Majors in the Religion Department are encouraged, but not required, to write a thesis in their final year of study. This opportunity is available to all majors in the department.

Most students choose a topic relevant to some of their previous course work in the study of religion. Choice of a topic should be made under the guidance of a faculty member who will approve their proposal and supervise their project. In every case, the thesis topic should be specific enough to allow for depth of treatment. At the same time, however, the topic should not be so narrowly or technically construed as to allow students to lose sight of its relation to the broader issues in the study of religion. All majors who choose to write a thesis must have their proposed subject approved by their thesis advisor and the Director of Undergraduate Studies in the spring of their junior year. During the senior year, the student enrolls in guided reading and research with their advisor. The final draft, usually around 40 pages in length, is due in the first week of April.

Students who write a senior thesis and who maintain a GPA of 3.66 or above will be considered for departmental honors. Writing a senior thesis qualifies the student for consideration for departmental honors, but does not assure it. In most years, only 10 percent of majors receive departmental honors.

The Junior Year

All junior religion majors and concentrators should enroll in  RELI UN3199 Theory (formerly the Junior's Colloquium). The main purpose of the Colloquium is to ensure that all majors and concentrators have a grasp of some of the major theories and methods employed by scholars in their explorations of religious phenomena. Students who intend to write a senior thesis should approach Theory as an important setting in which to think about theoretical and methodological approaches that he or she might apply in writing a senior thesis.

In the beginning of the spring term, all majors in their junior year are sent a reminder about the senior thesis application, which is due the first week of May. The senior thesis application can be obtained from the Religion Department website or from the Director of Undergraduate Studies, and must be approved by the Director of Undergraduate Studies. The thesis application consists of a 5-7 page prospectus (guidelines are listed below) and approval from a Religion department faculty member who will serve as your advisor.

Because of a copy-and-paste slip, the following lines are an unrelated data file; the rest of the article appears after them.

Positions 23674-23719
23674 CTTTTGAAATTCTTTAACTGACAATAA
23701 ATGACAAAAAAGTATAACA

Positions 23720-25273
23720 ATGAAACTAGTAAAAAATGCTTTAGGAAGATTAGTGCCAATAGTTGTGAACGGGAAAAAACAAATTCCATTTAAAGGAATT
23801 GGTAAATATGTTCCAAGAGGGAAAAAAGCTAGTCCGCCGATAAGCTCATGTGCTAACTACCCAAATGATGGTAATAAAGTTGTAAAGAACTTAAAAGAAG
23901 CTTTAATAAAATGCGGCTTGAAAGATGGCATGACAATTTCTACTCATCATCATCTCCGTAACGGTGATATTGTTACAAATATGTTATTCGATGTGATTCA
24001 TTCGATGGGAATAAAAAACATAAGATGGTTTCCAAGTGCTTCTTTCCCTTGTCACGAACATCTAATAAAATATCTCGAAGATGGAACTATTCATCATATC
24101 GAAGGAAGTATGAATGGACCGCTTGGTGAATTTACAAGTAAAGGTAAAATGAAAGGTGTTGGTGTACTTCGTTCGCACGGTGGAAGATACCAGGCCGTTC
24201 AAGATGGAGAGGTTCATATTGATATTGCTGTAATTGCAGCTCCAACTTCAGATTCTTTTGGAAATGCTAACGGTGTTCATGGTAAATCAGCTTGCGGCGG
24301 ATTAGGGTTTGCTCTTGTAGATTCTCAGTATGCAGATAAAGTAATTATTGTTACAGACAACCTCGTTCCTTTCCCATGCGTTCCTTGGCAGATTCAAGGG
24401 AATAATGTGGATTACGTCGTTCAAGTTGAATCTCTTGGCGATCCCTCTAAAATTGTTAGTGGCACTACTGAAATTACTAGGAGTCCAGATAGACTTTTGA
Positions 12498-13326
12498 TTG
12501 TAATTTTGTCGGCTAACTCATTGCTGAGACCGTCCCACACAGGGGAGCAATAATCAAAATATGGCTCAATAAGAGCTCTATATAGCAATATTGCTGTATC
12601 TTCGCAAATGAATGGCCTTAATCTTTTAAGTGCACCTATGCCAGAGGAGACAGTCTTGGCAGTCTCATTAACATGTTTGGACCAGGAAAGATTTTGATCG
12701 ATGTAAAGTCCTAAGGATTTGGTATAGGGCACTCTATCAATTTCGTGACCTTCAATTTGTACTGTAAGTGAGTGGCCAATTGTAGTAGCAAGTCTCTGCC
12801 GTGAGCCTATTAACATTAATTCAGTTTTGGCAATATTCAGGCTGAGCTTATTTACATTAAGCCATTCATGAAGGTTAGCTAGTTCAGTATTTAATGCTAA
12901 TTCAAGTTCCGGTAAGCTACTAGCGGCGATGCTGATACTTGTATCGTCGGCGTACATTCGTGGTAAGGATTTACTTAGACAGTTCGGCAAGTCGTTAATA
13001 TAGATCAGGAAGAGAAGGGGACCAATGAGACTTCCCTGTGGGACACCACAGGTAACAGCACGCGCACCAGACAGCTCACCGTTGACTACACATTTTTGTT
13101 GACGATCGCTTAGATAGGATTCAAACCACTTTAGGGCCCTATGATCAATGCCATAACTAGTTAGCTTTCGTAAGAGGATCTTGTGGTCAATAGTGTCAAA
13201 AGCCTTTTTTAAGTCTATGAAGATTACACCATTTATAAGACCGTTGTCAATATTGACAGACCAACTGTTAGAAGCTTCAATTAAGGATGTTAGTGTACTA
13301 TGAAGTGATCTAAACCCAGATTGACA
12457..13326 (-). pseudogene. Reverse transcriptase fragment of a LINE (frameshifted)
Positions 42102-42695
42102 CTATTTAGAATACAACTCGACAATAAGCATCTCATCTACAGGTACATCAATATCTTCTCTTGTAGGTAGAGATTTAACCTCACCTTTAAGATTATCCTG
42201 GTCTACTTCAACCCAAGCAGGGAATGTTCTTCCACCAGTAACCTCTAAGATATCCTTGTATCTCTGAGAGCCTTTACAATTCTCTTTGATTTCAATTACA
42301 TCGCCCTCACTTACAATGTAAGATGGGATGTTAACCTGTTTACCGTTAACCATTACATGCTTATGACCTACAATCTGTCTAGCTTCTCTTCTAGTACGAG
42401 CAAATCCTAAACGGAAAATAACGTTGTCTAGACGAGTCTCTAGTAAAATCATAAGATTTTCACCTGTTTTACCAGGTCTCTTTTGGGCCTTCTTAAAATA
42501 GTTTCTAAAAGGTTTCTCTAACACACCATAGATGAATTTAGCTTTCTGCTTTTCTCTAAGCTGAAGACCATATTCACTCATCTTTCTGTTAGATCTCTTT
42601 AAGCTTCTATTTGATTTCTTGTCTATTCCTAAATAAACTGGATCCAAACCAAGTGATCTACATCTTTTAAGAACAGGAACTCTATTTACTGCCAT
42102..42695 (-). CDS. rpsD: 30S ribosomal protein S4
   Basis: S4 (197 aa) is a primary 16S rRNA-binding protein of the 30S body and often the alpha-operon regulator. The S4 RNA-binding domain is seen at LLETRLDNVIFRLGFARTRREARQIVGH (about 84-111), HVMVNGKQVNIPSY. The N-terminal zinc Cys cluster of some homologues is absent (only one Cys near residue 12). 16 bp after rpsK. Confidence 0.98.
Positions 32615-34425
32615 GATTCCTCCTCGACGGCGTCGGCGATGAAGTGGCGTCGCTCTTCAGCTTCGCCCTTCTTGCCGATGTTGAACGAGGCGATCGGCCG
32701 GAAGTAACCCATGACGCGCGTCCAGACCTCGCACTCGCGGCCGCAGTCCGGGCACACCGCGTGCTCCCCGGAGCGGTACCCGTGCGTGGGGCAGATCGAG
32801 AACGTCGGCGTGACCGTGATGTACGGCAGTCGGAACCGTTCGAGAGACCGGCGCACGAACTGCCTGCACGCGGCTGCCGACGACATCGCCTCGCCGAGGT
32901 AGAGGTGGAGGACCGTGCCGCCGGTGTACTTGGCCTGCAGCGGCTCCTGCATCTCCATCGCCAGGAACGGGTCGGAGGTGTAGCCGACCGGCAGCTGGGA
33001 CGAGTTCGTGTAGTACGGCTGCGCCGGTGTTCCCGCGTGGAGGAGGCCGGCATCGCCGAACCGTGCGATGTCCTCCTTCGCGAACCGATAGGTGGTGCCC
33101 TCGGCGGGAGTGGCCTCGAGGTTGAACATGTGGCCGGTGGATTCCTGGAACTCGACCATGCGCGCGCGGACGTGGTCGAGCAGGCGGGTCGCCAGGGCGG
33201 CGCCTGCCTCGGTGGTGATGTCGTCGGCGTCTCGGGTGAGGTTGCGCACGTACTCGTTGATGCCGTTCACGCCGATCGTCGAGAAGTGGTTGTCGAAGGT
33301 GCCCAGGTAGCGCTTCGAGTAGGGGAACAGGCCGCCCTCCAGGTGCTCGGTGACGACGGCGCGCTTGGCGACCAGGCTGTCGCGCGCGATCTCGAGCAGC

Juniors who plan to study abroad during the spring of their junior year and who wish to write a thesis should consult with the Director of Undergraduate Studies during the fall term about alternate due dates and requirements.

The Senior Year

Students writing senior theses should enroll in Guided Reading and Research with their senior thesis advisor. Students should discuss this with the faculty member who will be their thesis advisor in the spring of their junior year. A total of three points of guided reading may be counted toward the major. Students should make sure to negotiate the requirements for this course with their thesis advisor as professors run independent research courses differently. As the department sets few formal deadlines for the thesis, students should work with their advisor to create a set of intermediate due dates. A sample timeline is noted below. The letter grade for Guided Reading and Research is separate from that of the senior thesis, which is graded as pass, fail, or distinction.

The “timeline” outlined below provides an example of how students might pace their thesis writing and research.

  • Early October: Revised Project Proposal Due
  • First week of December: Outline of Project Due
  • Last week of January: Draft of one chapter due
  • First week of March: Draft of project due
  • First week of April: Completed project due


Selecting an Advisor

During the spring of their junior year students need to enlist a Religion faculty member to serve as their advisor during their senior year. The first step in selecting an advisor is to make an appointment with one or more faculty members who have some familiarity with the field, period, tradition, or topic the student proposes to investigate. Students ought to talk over their ideas with the faculty member and discuss their project. Students may go to several faculty members to discuss the project, but must identify one as their primary advisor. That faculty member should be available to oversee the thesis process throughout their senior year. This does not preclude students from seeking advice from other faculty members during the course of the research project, rather, they are encouraged to do so. Seniors’ theses are read and evaluated by two readers, one of whom is the thesis advisor; in many cases the second reader is a faculty member with whom students have discussed their thesis.